Area Forecast Discussion
Issued by NWS Charleston, SC

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FXUS62 KCHS 252314

Area Forecast Discussion
National Weather Service Charleston SC
714 PM EDT WED MAY 25 2016

Atlantic high pressure will prevail through Friday. A wave of low
pressure is then expected to develop over the western Atlantic and
approach the southeast coast as early as this weekend. The
forecast then becomes quite uncertain as the low could meander off
the southeast coast into early next week.


Tranquil weather on tap tonight with high pressure in control.
Generally clear skies and light winds will prevail making for
decent radiational cooling with temperatures falling to near
normal levels...lower to mid 60s inland/lower 70s at the coast.
Some patchy fog cannot be ruled out toward daybreak but confidence
is low and thus we left out of the forecast.


Thursday and Thursday night: Atlantic high pressure at the surface
remains in place under broader mid and upper level ridging.
Sufficient moisture in the lower levels supports a shallow cumulus
field developing during the day, but it is anticipated that the area
will remain precipitation-free given the larger-scale subsidence in
place. Temperatures will remain nearly seasonable, with highs
generally in the upper 80s inland...lower near the coast, and lows
in the mid to upper 60s.

Friday and Friday night: An upper level trough persists over the
Bahamas located near remnants of a stalled surface front, and for
the last several days computer models have routinely developed this
interaction into a wave of low pressure that then begins to
translate towards the SE US coast. Locally, Friday looks to remain
similar to Thursday with virtually no chance for precipitation and
temperatures hovering right around seasonal values.

Saturday: The forecast for the remainder of this period becomes
difficult. While model consensus maintains the development of this
low pressure, individual solutions continue to vary in the ultimate
movement and peak intensity of this system. The GFS and ECMWF
continue to depict a system that approaches the coastline as early
as Saturday evening between northern FL and SE South Carolina and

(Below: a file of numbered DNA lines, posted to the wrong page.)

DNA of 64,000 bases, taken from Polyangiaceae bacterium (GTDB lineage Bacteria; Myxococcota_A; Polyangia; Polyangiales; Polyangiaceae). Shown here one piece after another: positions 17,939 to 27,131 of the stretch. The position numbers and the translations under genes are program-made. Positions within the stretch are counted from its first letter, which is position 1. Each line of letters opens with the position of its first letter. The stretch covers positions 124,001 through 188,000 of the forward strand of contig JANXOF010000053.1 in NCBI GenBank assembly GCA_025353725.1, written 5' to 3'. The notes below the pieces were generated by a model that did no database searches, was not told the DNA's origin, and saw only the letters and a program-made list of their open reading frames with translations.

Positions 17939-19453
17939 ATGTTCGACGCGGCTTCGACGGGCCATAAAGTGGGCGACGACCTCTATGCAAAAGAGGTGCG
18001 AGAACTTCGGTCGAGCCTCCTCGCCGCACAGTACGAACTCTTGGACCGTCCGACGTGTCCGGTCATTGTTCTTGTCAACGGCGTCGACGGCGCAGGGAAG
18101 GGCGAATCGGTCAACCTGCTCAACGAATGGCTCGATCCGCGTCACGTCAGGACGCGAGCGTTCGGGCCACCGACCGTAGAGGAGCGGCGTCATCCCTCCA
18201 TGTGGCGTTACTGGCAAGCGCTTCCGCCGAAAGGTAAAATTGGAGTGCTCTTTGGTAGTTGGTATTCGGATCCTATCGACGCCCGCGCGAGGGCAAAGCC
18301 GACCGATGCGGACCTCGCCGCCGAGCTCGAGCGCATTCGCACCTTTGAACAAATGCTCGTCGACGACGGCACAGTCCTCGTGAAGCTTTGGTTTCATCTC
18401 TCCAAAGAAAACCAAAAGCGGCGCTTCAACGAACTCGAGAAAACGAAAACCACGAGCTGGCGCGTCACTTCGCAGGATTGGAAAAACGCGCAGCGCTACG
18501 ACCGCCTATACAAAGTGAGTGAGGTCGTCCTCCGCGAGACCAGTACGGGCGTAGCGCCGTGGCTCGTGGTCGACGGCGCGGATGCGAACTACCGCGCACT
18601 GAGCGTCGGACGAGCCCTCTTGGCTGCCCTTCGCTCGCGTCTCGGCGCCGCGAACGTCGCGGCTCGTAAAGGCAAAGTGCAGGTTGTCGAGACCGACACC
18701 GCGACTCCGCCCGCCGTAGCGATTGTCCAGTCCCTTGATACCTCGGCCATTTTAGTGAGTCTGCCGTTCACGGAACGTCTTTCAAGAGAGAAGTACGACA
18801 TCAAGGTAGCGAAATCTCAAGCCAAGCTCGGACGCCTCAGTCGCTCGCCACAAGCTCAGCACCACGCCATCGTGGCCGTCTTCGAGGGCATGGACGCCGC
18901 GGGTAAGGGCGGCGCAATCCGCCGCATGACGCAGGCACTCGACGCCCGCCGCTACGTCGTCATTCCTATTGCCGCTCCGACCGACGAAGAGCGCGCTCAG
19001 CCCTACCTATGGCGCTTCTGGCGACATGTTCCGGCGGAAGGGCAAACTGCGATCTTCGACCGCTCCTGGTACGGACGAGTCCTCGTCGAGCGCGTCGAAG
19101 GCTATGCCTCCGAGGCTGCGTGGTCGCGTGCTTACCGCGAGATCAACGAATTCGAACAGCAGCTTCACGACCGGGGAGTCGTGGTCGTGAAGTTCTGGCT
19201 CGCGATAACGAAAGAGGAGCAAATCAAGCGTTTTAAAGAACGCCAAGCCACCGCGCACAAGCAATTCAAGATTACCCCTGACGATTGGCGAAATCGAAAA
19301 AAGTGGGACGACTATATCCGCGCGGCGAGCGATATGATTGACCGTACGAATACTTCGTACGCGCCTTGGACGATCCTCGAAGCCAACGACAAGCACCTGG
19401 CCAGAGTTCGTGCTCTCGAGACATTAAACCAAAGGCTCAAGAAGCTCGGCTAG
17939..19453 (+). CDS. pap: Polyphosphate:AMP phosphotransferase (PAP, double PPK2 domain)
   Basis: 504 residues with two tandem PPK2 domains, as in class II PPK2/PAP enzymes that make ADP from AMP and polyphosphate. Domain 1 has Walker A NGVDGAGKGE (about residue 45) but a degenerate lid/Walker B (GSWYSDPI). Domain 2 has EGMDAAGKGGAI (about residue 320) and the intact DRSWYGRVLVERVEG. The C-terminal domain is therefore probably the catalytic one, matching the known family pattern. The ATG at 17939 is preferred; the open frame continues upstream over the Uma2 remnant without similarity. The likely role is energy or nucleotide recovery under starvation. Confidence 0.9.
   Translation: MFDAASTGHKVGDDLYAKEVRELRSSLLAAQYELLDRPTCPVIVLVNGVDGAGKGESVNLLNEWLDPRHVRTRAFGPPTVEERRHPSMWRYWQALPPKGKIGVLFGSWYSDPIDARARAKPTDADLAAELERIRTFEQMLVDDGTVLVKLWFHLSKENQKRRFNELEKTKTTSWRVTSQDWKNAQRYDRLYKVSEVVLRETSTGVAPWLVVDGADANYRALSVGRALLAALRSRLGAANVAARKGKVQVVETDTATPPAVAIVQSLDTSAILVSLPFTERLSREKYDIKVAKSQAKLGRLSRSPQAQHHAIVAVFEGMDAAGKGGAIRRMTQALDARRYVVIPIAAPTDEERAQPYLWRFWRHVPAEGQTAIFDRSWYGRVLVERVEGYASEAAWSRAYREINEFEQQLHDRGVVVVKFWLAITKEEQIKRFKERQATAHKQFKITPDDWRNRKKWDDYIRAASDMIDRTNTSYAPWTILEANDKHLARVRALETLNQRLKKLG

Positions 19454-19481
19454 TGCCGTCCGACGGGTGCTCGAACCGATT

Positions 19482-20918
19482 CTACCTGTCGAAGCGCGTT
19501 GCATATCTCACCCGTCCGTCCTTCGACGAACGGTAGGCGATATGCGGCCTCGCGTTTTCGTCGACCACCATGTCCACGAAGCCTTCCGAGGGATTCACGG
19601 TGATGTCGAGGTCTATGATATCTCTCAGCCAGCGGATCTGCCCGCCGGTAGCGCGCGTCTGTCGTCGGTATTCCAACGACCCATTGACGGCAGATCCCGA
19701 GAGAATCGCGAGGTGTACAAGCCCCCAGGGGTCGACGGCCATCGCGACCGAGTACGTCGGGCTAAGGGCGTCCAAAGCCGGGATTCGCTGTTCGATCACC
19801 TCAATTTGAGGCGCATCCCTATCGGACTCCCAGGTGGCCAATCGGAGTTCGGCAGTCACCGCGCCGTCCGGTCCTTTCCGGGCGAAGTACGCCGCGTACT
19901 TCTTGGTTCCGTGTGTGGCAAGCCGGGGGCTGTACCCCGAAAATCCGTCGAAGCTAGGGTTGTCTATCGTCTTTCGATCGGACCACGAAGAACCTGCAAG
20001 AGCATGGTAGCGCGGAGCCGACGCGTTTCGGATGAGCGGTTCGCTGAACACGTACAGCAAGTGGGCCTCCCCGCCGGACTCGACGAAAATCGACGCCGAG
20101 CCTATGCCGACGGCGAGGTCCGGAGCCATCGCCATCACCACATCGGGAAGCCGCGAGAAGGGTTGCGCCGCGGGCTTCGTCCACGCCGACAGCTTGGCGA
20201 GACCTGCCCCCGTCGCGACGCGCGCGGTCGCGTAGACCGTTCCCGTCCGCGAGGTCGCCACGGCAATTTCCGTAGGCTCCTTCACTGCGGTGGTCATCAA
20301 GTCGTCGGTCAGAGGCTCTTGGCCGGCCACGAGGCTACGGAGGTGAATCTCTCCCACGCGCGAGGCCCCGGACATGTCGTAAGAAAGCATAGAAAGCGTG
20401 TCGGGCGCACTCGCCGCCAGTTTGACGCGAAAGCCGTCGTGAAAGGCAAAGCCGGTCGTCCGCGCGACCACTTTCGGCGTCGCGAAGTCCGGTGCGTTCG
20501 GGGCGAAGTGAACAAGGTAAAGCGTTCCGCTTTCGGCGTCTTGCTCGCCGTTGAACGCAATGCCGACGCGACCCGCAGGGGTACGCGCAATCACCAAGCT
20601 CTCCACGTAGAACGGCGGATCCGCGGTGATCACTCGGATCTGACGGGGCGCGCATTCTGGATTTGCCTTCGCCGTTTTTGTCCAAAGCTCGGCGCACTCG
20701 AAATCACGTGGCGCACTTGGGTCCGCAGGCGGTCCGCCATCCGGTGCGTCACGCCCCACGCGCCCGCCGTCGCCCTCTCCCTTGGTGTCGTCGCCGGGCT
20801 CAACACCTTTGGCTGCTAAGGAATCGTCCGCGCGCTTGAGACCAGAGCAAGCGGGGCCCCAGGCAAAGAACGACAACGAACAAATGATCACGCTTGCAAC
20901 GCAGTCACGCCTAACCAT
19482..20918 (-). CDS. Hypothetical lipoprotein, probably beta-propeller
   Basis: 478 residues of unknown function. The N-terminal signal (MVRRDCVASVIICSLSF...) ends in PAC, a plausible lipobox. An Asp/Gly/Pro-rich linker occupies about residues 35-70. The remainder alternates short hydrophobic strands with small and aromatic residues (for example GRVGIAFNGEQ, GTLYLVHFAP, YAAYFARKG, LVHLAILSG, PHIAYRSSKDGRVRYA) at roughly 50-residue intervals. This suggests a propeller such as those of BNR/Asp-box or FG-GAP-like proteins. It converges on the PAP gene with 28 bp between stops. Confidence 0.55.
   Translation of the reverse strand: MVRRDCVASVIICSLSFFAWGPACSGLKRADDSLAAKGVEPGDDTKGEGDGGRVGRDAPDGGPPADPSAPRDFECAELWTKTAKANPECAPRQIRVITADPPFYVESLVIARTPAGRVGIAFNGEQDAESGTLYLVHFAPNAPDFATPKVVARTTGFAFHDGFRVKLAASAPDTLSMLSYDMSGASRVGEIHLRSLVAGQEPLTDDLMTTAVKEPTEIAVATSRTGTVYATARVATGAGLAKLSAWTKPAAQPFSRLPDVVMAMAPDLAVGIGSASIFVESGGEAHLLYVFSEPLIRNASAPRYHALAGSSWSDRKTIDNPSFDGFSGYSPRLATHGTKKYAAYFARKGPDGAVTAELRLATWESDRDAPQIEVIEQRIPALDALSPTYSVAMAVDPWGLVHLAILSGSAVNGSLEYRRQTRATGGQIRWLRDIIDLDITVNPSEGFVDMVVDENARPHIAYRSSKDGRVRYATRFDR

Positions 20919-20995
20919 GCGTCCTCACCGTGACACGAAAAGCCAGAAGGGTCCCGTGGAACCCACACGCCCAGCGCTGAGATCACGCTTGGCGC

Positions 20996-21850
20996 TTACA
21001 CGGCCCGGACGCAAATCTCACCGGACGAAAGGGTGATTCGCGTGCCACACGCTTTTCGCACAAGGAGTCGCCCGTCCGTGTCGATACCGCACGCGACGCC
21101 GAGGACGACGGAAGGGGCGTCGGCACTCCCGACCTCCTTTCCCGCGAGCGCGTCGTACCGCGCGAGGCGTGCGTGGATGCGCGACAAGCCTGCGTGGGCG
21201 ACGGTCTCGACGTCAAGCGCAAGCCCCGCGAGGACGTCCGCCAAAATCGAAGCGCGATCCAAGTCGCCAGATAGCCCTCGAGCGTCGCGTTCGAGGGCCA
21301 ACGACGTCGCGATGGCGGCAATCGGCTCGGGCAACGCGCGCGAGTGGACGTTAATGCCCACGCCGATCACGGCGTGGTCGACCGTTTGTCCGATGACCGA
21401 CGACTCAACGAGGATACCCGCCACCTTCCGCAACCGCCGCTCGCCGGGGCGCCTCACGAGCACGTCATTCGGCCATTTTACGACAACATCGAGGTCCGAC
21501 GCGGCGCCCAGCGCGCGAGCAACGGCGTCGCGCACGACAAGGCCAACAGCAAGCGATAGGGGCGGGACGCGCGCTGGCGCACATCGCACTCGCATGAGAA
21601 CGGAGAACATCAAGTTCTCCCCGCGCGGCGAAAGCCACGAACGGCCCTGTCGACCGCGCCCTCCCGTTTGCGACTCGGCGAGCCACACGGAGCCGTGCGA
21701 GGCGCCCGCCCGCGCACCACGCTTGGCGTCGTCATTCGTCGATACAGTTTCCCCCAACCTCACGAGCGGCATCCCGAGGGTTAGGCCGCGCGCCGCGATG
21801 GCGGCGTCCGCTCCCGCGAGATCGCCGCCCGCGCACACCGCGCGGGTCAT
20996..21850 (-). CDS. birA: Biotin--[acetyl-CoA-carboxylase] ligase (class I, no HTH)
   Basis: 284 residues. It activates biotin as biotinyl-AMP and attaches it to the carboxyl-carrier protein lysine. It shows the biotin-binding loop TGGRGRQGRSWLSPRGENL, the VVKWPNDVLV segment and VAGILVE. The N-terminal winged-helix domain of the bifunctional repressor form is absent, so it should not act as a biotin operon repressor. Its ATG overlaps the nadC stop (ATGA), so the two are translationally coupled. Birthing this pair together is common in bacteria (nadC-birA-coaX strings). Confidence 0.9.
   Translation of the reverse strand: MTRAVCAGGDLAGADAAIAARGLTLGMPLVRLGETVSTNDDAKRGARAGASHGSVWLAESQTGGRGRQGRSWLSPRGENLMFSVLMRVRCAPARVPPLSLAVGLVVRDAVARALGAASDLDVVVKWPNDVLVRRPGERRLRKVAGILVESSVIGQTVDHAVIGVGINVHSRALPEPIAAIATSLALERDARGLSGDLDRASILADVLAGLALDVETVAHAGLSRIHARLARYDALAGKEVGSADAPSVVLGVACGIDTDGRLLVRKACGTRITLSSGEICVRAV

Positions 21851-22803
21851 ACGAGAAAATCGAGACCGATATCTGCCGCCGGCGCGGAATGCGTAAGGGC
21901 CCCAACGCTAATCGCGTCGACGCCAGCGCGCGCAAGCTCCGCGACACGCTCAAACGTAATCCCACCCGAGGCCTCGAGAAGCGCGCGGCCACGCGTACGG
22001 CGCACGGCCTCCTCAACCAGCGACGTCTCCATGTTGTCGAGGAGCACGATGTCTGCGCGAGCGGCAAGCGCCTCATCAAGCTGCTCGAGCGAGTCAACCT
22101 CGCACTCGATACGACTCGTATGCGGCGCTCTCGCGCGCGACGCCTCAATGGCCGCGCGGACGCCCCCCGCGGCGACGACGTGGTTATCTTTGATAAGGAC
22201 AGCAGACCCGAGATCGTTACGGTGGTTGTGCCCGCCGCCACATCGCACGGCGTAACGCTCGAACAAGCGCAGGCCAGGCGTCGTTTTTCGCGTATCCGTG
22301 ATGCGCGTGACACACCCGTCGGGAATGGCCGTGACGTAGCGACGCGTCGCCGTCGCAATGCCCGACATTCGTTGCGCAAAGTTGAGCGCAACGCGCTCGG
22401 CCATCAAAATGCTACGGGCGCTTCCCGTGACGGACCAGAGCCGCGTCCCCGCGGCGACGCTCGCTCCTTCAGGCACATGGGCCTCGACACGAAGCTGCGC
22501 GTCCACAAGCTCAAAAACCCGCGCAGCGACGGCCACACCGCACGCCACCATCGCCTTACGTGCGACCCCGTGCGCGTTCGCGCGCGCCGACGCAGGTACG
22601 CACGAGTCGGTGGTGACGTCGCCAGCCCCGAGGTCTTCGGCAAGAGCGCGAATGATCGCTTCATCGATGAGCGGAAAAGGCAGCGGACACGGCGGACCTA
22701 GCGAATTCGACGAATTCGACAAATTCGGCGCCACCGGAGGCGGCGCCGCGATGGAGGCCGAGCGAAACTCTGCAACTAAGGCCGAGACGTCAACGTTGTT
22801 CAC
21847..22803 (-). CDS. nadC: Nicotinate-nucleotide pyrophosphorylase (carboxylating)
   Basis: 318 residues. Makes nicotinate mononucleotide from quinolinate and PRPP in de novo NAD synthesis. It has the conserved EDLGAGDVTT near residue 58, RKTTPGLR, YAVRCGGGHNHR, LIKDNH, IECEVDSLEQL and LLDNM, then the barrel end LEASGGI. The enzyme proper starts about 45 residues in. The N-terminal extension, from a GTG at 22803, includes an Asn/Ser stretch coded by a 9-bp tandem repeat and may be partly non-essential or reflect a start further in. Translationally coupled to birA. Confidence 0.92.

then meanders off the coast through at least Monday, while the
Canadian develops a stronger circulation that moves with more
purpose. Thanks in part to at least these two distinct
possibilities, forecasting the specific local impacts remains
difficult at this time. At this juncture, the forecast will continue
to depict POPs and a chance for thunderstorms increasing from the
east beginning Saturday morning and a slightly narrower diurnal
variation in temperatures coincident with expected increases in
cloud cover. At this time, most likely impacts to the area on
Saturday seem to be periods of heavy rainfall, an elevated risk of
rip currents, and beach erosion, though even the predictability of
these impacts remains low this far in advance.


As of Wednesday morning, the National Hurricane Center has
indicated that there is a 50 percent chance for tropical or
subtropical development off the southeast coast within 5 days.

Forecast confidence is quite low for the long term period and the
details of the forecast hinge significantly on the status, strength,
and eventual track of an area of low pressure expected to be sitting
off the southeast coast starting Saturday night. Attempting to nail
down specifics in such an uncertain forecast at this point would be
an exercise in futility. Instead we will have to wait and see how
the large scale environment unfolds and what impacts the wave of low
pressure will have on the forecast area. Overall, the system appears
as though it will be an environment with very weak steering flow
which would seem to favor a system that could meander about with
little forward progress. Another thing to keep in mind is that the
system is progged to be sitting over the Gulf Stream, possibly into
early next week. Within a weak steering flow environment it may be
difficult to envision the system moving off the Gulf Stream and may
favor a slow offshore track. Much is yet to be determined and the
forecast will be refined a model consensus develops.


VFR through 00Z Fri. Low probability for ground fog around
daybreak Thursday.

Extended Aviation Outlook: VFR conditions expected through at least
Friday. Flight restrictions are possible at either terminal
beginning as early as Saturday with an approaching low pressure


Tonight: The sea breeze circulation will maintain S/SE winds 10-15
kt into early evening. Offshore high pressure will then maintain
a S/SE synoptic flow with speeds mainly averaging 10 kt or less
tonight. Seas will remain 1 to 3 feet, highest well offshore.

Thursday through Sunday: High pressure over the Atlantic will
prevail into Friday when a developing wave of low pressure is
expected to track eastward toward the southeast coast. The
forecast is then quite uncertain for the weekend and will
ultimately be determined by the location, strength, and track of
the wave of low pressure. As it stands for now, the forecast
features a rather modest northeast flow with speeds generally no
more than 15 knots. Seas top out in the 2-4 ft range with some 5
ft seas possible in the outer waters this weekend as the northeast
fetch increases.

Rip Currents: An increased risk of rip currents for the upcoming
holiday weekend is probable as onshore flow and swell energy
increases in advance of an approaching low pressure system.




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